United States of America, Plaintiff-appellee, v. Howard B. Nicholls, Defendant-appellant, 39 F.3d 1189 (9th Cir. 1994)Annotate this Case
Submitted Oct. 17, 1994. *Decided Oct. 27, 1994
Before: BROWNING, FARRIS and LEAVY, Circuit Judges.
Howard B. Nicholls appeals the restitution and probation components of his pre-Guidelines sentence imposed following entry of a guilty plea to three counts of mail and wire fraud in violation of 18 U.S.C. §§ 1341 and 1343. Nicholls contends that (1) the district court imposed the restitution amount without requiring the government to prove, by a preponderance of the evidence, the loss sustained by the victim and (2) the terms of probation restraining his future employment were impermissibly broad. We have jurisdiction under 28 U.S.C. § 1291. We affirm in part, vacate in part, and remand.
STANDARD OF REVIEW
We review the legality of a sentence de novo. United States v. Barany, 884 F.2d 1255, 1259 (9th Cir. 1989) (citing United States v. Youpee, 836 F.2d 1181, 1182 (9th Cir. 1988)), cert. denied, 493 U.S. 1034 (1990). We review for abuse of discretion a restitution order within the statutory limits. Id. We also review for an abuse of discretion the district court's imposition of probation conditions. United States v. Malone, 502 F.2d 554, 557 (9th Cir. 1974), cert. denied, 419 U.S. 1124 (1975).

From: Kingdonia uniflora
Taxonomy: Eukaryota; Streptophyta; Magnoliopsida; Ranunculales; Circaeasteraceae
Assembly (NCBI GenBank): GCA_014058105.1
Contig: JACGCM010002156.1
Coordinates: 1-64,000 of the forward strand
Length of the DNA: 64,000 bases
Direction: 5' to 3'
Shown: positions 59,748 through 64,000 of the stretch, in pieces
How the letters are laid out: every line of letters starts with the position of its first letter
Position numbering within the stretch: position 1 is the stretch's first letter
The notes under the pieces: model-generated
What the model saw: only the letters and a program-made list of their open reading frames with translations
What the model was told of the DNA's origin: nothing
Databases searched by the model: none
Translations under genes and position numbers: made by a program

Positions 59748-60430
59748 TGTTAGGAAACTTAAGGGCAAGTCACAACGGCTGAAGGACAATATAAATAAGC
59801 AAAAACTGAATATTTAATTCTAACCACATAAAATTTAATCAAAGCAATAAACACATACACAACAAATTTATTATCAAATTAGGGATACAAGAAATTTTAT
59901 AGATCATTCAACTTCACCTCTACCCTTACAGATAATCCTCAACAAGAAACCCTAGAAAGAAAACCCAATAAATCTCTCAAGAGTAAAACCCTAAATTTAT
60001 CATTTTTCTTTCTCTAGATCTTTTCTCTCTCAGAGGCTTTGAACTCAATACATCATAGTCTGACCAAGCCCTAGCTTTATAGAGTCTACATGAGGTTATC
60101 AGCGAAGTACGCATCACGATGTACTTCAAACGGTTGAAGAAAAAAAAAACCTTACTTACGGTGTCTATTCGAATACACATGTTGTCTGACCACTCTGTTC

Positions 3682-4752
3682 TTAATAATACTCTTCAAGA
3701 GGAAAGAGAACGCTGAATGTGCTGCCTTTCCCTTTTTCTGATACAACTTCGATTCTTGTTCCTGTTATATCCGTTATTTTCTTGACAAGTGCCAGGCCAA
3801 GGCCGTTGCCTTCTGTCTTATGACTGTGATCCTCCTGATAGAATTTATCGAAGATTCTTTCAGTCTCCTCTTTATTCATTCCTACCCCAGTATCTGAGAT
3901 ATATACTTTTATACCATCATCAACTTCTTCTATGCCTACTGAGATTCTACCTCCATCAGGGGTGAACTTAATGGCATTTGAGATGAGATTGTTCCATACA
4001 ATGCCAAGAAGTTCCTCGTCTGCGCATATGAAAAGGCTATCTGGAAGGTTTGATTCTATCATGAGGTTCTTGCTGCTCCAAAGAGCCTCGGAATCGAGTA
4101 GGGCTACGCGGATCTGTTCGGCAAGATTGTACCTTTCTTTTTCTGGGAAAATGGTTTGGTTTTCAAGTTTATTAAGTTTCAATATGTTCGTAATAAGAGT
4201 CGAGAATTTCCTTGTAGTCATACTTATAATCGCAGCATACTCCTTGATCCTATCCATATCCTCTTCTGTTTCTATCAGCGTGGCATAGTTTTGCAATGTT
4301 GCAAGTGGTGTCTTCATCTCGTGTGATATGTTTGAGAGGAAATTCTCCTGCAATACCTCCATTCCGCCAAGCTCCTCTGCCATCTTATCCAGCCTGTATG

Nicholls challenges the amount of restitution ordered by the district court. Specifically, he argues that the district court erred in imposing the restitution without the government first proving, by a preponderance of the evidence, the amount of loss sustained by the victim.